Although six million Jews perished during the Second World War, they weren't the only social group to be deemed 'unworthy' by Hitler's regime. Here, Dr Lisa Pine, lecturer in Modern History at the South Bank University, London, examines the other social outcasts.
Hitler's accession to power in January 1933 had a significant impact upon German society. The new Nazi regime sought to create a 'national community', whose members or 'national comrades' had to be 'racially pure', 'hereditarily healthy', socially responsible and politically reliable. Many sectors of the population were excluded from the 'national community'. Of these, the Jews comprised the largest group. They were considered to be 'racially inferior' and were excluded from society on racial grounds. Other groups of victims included the Gypsies, homosexuals and 'asocials'. These groups experienced persecution ranging from social exclusion to mass murder.
The Jews were persecuted by the Nazi regime from its very earliest days in power. The National Boycott of Jewish Businesses in April 1933 was designed to segregate the Jews from the rest of German society. The Nuremberg Laws passed in September 1935 denied Jews their equal civil rights and prohibited marriages and sexual relationships between Jews and 'Aryans'. Throughout the mid-1930s, many other measures were employed and laws passed to humiliate the Jews and separate them from the rest of the population.
The Night of the Broken Glass in November 1938 witnessed unprecedented violence and the destruction of almost every synagogue in the land. During the war, the situation of Germany's Jews deteriorated even more, as they were deprived of whatever rights and dignity they had left. In September 1941, they were obliged to wear the 'Yellow Star' and were subsequently deported to the death camps in Poland, where they shared the fate of the rest of European Jewry in the Nazis' systematic extermination process, termed the 'Final Solution'. In all, six million Jews perished in the Holocaust.
The Gypsies remained forgotten victims of Nazism for many decades. The Gypsies were excluded from society on grounds of their 'racial inferiority' and their itinerant lifestyle. Similarly to the Jews, they had been subjected to discrimination over many centuries, but once the Nazis came to power, the persecution of the Gypsies was centralised and policies against them became increasingly radicalised. There were approximately 35,000 Gypsies living in Germany.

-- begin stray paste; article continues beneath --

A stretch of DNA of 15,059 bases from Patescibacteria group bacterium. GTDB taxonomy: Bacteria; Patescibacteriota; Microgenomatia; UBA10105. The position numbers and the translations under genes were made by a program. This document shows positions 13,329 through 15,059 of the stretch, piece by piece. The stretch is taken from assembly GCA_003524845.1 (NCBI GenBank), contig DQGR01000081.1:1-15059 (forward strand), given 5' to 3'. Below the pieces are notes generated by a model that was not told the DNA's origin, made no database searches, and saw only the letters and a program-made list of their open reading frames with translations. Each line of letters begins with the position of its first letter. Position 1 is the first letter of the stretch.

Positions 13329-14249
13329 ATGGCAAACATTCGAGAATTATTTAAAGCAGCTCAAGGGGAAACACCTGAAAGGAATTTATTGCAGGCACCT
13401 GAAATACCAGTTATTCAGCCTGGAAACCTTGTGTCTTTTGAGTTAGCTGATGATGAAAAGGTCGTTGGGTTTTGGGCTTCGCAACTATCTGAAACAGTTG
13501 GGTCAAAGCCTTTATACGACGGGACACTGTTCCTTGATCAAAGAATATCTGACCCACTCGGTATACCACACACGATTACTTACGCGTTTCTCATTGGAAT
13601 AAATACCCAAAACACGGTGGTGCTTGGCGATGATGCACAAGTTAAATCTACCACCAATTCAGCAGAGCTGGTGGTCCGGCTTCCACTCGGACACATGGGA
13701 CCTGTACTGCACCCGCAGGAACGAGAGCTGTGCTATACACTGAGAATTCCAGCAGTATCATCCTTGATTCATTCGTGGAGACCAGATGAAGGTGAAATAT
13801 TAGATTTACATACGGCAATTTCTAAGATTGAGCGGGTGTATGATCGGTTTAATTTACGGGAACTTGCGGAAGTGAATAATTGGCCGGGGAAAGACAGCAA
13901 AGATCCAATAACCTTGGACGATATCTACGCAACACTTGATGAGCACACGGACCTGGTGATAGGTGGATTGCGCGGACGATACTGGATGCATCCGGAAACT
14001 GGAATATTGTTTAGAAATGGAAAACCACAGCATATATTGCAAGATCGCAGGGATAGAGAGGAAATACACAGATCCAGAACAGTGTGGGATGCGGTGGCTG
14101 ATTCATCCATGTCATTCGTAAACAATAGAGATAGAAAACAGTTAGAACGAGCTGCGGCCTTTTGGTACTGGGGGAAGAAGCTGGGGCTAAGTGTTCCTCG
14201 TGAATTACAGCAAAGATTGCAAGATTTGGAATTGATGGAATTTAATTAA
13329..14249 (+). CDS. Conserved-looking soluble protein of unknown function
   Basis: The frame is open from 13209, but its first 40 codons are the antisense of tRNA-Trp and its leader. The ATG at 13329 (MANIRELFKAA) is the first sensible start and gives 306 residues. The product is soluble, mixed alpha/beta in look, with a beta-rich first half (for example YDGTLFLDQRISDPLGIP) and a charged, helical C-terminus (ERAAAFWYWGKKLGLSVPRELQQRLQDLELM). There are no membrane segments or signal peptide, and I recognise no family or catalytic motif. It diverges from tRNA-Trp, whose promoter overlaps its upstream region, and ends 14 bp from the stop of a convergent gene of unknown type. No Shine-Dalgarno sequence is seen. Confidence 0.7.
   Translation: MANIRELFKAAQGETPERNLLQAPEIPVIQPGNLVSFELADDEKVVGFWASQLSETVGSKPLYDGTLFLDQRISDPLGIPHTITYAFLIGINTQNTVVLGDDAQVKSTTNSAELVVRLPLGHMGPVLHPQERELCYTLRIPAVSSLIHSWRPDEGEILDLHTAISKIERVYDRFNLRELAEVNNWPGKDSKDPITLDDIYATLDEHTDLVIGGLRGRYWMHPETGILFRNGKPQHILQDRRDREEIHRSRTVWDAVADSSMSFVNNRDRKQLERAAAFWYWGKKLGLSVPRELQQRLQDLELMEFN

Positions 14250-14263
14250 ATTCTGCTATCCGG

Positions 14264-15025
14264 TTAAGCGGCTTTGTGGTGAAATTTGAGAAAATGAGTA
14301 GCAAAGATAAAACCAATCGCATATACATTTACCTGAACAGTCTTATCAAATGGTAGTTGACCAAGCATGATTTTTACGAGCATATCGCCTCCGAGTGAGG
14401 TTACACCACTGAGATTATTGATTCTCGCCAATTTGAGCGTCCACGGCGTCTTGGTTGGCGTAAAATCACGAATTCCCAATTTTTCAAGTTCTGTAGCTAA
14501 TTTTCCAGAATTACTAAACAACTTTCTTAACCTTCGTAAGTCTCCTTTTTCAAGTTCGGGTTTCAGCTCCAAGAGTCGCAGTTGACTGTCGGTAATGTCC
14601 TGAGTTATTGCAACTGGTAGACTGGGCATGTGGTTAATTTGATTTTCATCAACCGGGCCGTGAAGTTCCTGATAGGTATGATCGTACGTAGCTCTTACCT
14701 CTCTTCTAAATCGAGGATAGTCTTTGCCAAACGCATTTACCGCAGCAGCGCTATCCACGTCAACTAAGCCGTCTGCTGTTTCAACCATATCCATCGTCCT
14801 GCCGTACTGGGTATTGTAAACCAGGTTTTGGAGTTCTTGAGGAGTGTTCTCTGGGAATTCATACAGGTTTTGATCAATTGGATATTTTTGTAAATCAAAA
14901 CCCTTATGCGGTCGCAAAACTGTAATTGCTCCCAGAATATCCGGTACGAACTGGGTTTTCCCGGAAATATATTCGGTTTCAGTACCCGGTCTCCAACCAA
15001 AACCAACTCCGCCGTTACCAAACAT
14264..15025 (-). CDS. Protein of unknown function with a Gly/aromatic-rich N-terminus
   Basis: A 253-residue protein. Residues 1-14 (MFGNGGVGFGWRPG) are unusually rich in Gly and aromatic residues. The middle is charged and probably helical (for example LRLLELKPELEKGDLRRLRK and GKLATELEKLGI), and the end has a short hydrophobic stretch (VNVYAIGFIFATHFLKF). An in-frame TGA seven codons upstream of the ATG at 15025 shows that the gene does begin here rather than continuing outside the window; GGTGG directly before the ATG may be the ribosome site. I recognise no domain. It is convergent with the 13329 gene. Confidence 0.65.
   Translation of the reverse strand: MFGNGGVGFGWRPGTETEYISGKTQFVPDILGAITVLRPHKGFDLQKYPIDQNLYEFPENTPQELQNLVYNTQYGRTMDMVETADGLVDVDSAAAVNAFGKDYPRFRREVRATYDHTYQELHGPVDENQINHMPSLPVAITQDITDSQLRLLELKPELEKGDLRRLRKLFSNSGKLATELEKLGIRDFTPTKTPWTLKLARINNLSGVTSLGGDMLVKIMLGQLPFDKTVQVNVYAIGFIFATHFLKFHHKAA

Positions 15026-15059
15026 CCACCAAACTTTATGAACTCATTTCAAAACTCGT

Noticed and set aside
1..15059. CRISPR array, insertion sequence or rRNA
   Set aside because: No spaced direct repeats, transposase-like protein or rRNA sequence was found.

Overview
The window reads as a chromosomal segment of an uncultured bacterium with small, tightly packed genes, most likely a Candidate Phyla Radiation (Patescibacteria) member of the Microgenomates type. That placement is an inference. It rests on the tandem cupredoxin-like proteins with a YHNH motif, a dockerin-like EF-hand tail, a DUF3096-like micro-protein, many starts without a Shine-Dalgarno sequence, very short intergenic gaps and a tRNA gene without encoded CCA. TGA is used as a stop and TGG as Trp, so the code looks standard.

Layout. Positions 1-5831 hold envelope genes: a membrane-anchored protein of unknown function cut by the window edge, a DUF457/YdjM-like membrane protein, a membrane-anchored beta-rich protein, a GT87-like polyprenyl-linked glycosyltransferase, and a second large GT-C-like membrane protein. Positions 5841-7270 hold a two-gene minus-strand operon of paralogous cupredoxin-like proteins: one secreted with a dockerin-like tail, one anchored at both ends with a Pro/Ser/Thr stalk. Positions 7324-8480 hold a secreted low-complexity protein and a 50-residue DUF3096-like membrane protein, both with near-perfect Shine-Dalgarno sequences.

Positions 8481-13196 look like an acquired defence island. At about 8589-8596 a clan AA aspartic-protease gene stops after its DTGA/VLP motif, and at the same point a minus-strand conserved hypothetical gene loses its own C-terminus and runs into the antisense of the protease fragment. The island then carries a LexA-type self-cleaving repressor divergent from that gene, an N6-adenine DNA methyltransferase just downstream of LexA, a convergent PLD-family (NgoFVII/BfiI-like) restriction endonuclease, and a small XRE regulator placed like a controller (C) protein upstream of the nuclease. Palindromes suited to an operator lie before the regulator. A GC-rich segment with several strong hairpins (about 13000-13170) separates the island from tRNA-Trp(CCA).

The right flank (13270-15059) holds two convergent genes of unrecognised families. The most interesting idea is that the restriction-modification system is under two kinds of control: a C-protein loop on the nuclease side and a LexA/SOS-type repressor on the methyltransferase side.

In 1936, the National Central Office for Combating the Gypsy Nuisance was established. By the end of 1938, Heinrich Himmler, the head of the SS, was calling for a 'solution to the Gypsy question' and in May 1940, 2,500 German Gypsies were rounded up and sent to Poland. In December 1942, Himmler signed the order to send the rest of Germany's Gypsies to Auschwitz. The Nazis also called for the destruction of the Gypsy populations throughout Europe. Estimates of the number of Gypsies who perished in the Gypsy genocide vary from 250,000 to over 1,000,000.
Homosexuals were persecuted by the Nazi regime on grounds of their 'deviant' sexual behaviour. Whilst homosexuality had been illegal in Germany since 1871, under Paragraph 175 of the Criminal Code, which made 'indecent activity' between males a crime punishable by imprisonment, there were relatively few convictions before the Nazis came to power.
There had even been calls for a repeal of Paragraph 175 during the Weimar era. In 1935, the Nazis added Paragraph 175a to the Criminal Code, which made penalties for homosexual acts harsher. Prosecution meant imprisonment for three to ten years. Raids on homosexual bars and meeting places were stepped up and the Gestapo (the secret state police) made lists of homosexuals in order to facilitate their arrest. It is estimated that between 10,000 and 15,000 homosexuals ended up in Nazi concentration camps. They were forced to wear the 'Pink Triangle' and were subjected to much abuse, from both guards and fellow inmates.
The term 'asocial' was applied to tramps, vagrants and the 'workshy' on grounds of their lack of productivity and use to society. The Nazi regime attempted to remove 'asocials' from society. In an organised raid in September 1933, known as 'Beggars' Week', some 100,000 tramps and vagrants were taken into custody, although most were subsequently released. However, vagrants became subject to more and more restrictions.
They were registered and their movements were recorded. In June 1938, the 'National Campaign against the Workshy' resulted in the internment of some 11,000 'asocials' in concentration camps such as Sachsenhausen and Buchenwald, where they undertook compulsory labour. Although attempts to pass a law against 'asocials' were not realised, the Nazi regime continued to round them up throughout the wartime period and continued to persecute them without the need for any formal legislation.
In conclusion, the Nazis wanted to create a pure and perfect 'national community'. Several sections of society did not fit into this conception - especially the Jews, the Gypsies, homosexuals and 'asocials'. The Nazi regime undertook a variety of measures to deal with those groups that it regarded as 'racially inferior', sexually deviant, unfit or unproductive. These polices ranged from social exclusion, to internment in concentration camps and forced labour, to mass murder or genocide.